in our culture, infants tend initially to form attachment relationships with only a few people, especially with parents. Over time, attachments to members of groups gain in importance, such as in the extended family, day care centers, nursery schools, school, adolescent peer groups, and work groups in professional life, associations, parties, and religious communities. People may experience these group attachments as a great resource and a source of emotional security; the support and stability that they offer in school, self-help groups, and group-psychotherapy may prove invaluable.
However, attachment relationships in and to groups may be disordered, and the psychodynamics within the group play a large role in this regard. Groups may serve as a defense against anxiety by stigmatizing other groups, even exerting control to the point of violence. This may lead to malicious prejudices, fanaticism, and radicalization, that may eventuate in extreme acts, up to and including terrorist acts, against others who do not belong to one’s own group.
This raises a number of important questions: Can protective factors be identified? How can new, secure attachments be nurtured in groups? What do foster families and adoptive families need to know in order to establish new resources for the development of secure attachments in children who have experienced emotional violence, such as in sects? How does radicalization occur in groups? What forms of counseling, therapy, and prevention offer a way forward for people who wish to leave groups in which they were traumatized?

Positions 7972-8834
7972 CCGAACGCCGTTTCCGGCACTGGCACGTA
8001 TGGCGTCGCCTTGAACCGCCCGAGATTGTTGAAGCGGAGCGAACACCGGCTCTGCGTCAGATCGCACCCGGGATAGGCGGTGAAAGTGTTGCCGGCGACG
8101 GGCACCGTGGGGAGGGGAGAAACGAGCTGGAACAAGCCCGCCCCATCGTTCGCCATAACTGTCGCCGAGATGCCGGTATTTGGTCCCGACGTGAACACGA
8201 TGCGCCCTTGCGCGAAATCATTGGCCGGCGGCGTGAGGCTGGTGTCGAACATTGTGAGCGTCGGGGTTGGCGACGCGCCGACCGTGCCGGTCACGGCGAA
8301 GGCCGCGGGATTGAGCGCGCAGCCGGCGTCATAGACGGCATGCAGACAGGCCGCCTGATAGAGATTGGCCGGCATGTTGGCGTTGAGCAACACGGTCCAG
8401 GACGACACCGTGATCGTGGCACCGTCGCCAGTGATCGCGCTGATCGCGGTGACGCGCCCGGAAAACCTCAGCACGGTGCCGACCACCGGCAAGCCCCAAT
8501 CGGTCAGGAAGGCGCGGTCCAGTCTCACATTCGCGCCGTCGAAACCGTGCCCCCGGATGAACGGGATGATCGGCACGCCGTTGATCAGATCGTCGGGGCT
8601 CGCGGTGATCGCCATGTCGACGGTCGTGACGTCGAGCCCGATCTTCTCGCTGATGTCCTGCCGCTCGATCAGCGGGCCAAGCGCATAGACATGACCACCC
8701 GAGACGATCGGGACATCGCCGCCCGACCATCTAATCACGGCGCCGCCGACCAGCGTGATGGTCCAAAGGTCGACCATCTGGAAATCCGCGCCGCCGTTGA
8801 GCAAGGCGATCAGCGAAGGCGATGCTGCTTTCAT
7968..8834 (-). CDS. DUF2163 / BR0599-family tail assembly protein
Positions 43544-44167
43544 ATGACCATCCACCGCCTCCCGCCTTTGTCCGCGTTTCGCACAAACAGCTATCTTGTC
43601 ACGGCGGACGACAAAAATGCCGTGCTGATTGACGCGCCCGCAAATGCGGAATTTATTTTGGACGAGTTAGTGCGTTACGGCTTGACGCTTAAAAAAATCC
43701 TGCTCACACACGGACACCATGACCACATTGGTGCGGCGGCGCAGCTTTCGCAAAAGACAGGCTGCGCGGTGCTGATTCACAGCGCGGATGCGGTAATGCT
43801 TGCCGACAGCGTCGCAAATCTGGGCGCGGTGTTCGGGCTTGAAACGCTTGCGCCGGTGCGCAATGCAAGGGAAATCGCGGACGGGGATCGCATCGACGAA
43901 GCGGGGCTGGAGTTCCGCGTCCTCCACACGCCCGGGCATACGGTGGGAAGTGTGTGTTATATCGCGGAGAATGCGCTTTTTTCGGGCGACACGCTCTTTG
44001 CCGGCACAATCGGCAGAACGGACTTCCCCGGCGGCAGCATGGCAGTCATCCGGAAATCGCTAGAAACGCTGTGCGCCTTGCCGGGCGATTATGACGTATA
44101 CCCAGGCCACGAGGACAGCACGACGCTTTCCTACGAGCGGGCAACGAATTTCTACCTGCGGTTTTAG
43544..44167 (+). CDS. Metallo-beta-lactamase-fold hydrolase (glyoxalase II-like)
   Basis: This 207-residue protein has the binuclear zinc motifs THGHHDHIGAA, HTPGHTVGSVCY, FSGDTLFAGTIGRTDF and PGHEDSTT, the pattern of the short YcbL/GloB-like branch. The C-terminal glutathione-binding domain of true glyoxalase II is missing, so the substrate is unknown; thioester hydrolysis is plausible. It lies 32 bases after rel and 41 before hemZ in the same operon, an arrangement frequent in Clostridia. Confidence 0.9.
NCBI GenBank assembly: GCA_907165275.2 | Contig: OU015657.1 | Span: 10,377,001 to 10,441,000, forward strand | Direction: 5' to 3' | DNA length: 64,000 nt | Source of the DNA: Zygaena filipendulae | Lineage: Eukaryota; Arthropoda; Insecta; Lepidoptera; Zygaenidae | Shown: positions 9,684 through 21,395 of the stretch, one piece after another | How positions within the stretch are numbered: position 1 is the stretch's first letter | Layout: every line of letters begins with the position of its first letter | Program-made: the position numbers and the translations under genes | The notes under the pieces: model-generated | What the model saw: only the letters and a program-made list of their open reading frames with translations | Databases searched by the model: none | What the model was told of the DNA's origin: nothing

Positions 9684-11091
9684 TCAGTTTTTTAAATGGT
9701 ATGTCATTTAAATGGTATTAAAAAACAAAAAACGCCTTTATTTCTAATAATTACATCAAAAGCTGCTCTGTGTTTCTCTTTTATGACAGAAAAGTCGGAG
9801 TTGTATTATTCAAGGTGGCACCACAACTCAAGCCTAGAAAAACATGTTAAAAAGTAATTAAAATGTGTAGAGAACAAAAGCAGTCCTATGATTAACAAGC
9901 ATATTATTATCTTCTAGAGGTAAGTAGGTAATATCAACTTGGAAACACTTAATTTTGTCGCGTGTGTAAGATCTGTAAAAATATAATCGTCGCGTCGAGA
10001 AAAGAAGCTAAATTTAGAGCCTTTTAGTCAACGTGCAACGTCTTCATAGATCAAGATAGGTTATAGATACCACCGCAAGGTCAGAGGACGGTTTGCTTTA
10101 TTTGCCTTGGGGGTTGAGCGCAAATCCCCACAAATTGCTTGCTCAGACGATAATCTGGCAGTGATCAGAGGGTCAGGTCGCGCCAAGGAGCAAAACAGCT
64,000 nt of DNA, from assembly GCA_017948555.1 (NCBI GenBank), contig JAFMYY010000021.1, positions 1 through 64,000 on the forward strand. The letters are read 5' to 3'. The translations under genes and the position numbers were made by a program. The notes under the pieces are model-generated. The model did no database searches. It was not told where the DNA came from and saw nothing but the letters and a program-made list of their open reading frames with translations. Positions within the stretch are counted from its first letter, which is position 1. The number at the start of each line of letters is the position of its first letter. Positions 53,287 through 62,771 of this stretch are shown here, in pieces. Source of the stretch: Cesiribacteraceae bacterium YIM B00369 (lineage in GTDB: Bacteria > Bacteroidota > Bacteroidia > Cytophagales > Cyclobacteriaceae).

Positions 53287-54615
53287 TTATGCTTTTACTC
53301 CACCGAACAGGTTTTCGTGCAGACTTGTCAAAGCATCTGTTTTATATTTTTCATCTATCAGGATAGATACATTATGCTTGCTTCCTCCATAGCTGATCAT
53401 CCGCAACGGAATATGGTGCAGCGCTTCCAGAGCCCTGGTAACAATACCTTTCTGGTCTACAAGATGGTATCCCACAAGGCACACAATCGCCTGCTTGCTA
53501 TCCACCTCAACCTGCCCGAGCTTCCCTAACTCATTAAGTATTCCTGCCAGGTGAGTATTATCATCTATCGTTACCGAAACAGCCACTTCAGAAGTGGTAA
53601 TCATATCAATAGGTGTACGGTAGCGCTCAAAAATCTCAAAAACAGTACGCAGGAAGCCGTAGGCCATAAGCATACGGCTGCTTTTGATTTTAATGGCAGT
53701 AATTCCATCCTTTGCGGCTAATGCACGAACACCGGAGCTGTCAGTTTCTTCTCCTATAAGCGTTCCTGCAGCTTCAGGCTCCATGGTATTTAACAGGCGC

The conference will examine both healing and destructive aspects in the context of attachment and groups.
Internationally renowned researchers and clinicians will report on their studies and experiences, illuminating potential preventive strategies.
The conference is aimed at physicians of all specialties, as well as psychologists, psychotherapists, social workers, teachers, and youth welfare workers. We welcome anyone who is involved in child development in groups and the diagnosis and treatment of psychological disorders in all age groups resulting from emotional trauma in groups. This includes those who care for, counsel, or have responsibility for people suffering the ill effects of emotional violence, such as teachers, nurses, special needs teachers, adoptive and foster parents, occupational therapists, speech therapists, physiotherapists, pastors, jurists, and politicians.
Prof. Dr. med. Karl Heinz Brisch
Chair and Research institute in Early Life Care
at the Paracelsus Medical University in Salzburg, Austria
Head of the Department of Pediatric Psychosomatic Medicine and Psychotherapy
at the Dr. von Hauner Children’s Hospital at the University of Munich, Germany.